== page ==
New boat registrations in April fell 36.3 percent overall year-over-year and 37.8 percent in the main powerboat categories, according to preliminary data from Statistical Surveys, a Michigan firm that tracks new boat registration data.
This is the first full month of data that reflects the effects of the covid-19 pandemic on consumer trends. However, there are some caveats. The data represents 24 states — less than half (45 percent) of the U.S. boat market. In addition, some states may also be lagging in submitting registration data because of widespread shutdowns and work-from-home orders, says SSI director Ryan Kloppe.
Even still, the National Marine Manufacturers Association, which typically releases a more complete picture after the later-reporting states have submitted data, was able to spot some trends while still gathering data.
“We expect to see a dampening effect on boat sales overall this spring as a direct result of the business lockdowns and shelter-in-place orders from the public health response to the pandemic,” says NMMA business intelligence director Vicky Yu. That impact will not be felt equally across the board, Yu says. Some segments appear to be bucking the trend while others are trailing.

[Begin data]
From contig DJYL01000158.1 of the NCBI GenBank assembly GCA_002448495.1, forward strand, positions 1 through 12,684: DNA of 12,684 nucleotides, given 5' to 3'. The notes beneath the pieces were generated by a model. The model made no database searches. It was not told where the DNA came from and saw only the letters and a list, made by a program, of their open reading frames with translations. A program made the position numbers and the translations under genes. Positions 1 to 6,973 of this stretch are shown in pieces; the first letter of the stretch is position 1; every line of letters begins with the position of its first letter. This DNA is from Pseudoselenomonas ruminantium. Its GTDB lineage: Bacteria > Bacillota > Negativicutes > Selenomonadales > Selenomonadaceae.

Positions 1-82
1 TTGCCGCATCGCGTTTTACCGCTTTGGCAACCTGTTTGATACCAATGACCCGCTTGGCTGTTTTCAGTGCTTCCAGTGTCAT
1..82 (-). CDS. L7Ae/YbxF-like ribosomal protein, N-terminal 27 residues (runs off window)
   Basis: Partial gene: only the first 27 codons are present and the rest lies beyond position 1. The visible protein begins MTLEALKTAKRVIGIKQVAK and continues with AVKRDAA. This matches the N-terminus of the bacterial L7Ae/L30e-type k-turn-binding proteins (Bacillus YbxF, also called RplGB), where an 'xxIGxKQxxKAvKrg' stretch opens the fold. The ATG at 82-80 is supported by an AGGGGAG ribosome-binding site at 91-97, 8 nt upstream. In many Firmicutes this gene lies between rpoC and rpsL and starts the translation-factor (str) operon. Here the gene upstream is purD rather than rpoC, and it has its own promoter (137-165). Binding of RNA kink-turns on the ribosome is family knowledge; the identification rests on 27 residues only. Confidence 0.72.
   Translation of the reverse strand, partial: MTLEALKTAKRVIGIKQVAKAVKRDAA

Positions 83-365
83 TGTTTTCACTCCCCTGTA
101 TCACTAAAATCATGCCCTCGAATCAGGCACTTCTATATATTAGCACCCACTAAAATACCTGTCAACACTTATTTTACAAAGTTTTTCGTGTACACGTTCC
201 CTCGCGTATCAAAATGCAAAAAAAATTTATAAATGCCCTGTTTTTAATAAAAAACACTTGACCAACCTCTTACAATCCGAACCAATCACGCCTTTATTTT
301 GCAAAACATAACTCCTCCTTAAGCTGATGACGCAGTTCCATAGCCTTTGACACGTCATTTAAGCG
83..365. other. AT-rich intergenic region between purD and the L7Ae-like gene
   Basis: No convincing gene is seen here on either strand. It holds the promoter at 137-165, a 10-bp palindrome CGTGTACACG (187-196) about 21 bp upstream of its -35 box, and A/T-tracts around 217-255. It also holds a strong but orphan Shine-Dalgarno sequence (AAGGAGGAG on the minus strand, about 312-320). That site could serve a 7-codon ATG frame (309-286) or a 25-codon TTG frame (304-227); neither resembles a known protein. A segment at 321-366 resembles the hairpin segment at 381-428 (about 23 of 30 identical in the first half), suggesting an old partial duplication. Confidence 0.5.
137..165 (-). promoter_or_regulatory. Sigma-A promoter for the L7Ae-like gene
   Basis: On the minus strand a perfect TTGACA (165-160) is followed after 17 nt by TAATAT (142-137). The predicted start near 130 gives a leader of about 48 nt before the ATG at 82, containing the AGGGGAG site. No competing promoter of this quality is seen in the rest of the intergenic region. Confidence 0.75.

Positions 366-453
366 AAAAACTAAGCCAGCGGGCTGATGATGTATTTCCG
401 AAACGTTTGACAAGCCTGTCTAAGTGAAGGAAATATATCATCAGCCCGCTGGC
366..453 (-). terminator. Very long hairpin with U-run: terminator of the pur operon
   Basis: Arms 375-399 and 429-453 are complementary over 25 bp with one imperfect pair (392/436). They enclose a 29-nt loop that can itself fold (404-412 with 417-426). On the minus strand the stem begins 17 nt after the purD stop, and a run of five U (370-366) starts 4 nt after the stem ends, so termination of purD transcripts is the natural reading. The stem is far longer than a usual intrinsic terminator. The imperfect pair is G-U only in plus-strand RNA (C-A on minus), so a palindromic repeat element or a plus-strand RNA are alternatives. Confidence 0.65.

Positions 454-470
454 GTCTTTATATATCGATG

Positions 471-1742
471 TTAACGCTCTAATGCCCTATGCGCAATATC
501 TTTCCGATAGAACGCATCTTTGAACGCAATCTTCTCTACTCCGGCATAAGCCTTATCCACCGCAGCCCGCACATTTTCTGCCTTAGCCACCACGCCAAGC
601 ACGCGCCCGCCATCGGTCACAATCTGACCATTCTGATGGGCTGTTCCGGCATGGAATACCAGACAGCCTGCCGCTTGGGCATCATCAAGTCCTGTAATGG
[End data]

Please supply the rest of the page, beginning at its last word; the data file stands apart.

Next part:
New boat sales for all states were down 6 percent on a rolling three-month, year-over-year through March, Yu says. According to SSI’s preliminary data, new boat registrations dropped 12.3 percent year-to-date in the main powerboat categories, and were down 14.2 percent year-to-date. Fiberglass outboard-powered boats were down 43.5 percent in April year-over-year, and were off 14.6 percent year-to-date. During the month, the top three boat categories on a percentage change (with at least 100 units registered) were ski and wake, down 28.9 percent year-over-year; pontoon, down 34.9 percent; and aluminum fish, down 35.3 percent compared to April 2019.
One bright spot was high-volume PWC, which enjoyed a strong uptick in April, according to data that NMMA obtains directly from manufacturers, Yu says.
However, while up 8 percent from a year ago, the category’s strong April wasn’t enough to offset March losses — year-to-date, that category is still down 3 percent — but Yu says the shift is encouraging.
“These are challenging times, and those businesses that are quick to adapt will be better positioned to capitalize on any pent-up demand in the market,” Yu says. “Especially as summer camps, sports leagues and vacations have been canceled, boating provides families with a restorative way to escape and enjoy the water while social distancing responsibly.”responsibly,” says Yu.
This article was originally published in the July 2020 issue.